GASTON COUNTY, N.C. - A 13-foot-long Python that was slithering around Gaston County has been found, according to the owner.
On Sunday, Sep. 15, Gaston County Police Department's Animal Care and Enforcement division got a call that the Platinum Reticulted Python got loose from its container while the owners were visiting friends in the 300 block of Killian Road in Stanley.
“Yesterday I got done doing a snake show in Monroe,” said the snake’s owner, Rashon Bowman. “I came over to my aunt's house and told my coworker to put my big snake in the box and put the lock on it,” he continued, “and he happened not to do that and the snake got out.”
Bowman says he and his friends even used drones to try to find the reptile, whose name just so happened to be Carnage.
“He's never bit me, I mean, you can kiss him in the face and everything like that,” Bowman said. “He's just a big baby,” he said.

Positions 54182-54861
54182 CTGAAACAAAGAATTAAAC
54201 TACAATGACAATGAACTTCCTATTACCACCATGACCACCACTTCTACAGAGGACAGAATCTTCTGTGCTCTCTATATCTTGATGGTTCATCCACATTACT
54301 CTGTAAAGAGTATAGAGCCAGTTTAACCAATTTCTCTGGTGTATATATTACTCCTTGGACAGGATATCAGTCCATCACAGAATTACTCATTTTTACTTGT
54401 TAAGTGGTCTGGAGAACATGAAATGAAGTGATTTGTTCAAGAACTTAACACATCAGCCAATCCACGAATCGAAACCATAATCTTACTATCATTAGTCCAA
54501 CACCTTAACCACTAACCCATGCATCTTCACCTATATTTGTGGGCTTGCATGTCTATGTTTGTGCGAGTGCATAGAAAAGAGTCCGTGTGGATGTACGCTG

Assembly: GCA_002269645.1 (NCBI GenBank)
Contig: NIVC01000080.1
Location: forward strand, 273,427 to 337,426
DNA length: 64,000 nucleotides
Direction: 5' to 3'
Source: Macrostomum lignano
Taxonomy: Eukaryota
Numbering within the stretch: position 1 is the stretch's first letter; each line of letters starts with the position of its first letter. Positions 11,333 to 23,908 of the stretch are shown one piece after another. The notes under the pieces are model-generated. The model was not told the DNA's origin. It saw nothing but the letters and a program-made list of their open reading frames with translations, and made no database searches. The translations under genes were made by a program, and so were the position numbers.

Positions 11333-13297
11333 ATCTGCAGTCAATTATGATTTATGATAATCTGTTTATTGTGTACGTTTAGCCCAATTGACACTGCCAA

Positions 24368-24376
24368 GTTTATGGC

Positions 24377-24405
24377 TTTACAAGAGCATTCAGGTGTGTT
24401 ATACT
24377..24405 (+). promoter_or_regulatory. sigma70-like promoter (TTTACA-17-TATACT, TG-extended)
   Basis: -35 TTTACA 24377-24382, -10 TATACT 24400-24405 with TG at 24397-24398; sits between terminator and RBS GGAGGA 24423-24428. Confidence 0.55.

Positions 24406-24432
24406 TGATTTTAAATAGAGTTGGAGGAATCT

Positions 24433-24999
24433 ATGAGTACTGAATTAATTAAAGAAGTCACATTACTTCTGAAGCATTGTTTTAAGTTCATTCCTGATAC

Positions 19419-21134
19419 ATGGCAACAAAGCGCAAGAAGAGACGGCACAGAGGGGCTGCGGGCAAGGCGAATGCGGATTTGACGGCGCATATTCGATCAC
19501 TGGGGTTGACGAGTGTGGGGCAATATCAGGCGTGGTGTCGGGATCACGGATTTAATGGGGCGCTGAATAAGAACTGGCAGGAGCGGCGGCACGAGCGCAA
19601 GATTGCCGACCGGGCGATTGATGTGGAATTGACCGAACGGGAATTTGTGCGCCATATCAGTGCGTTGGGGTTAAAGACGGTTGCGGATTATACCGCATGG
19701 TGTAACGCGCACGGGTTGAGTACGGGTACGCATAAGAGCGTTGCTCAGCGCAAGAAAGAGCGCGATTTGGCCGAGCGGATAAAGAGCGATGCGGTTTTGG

The owners, friends and an Animal Care agent searched the area throughout the night and into the morning hours for the snake. They finally tracked down and captured the python at a farm down the stree around 5:30 p.m. Monday.
“I wouldn't worry about this one as much as I would the copperheads running around,” Grover Barfield said.
Barfield is the Director of Carolinas Reptile Rescue and Education Center. He told FOX 46 that Carnage is fairly harmless.
“A lot of people think that any snake that's crawling around that's not black is a copper head. Education is the key. You need to learn what's here and just avoid it. If you stay two to three feet away, it's not going to bother you.”
Officials advise residents to give snakes plenty of space if they're spotted. They say the reptiles often do not attack unless they're provoked.
"Snakes won’t bite if left alone and they will usually retreat if given the opportunity. Most snakes, even venomous ones, would much rather escape from people than bite them," according to NC Wildlife.
Wildlife officials say in general snakes pose no threat if left alone, but pet owners should be cautious. Snakes are more likely to try to escape rather than attack, but they will bite or lunge to defend themselves.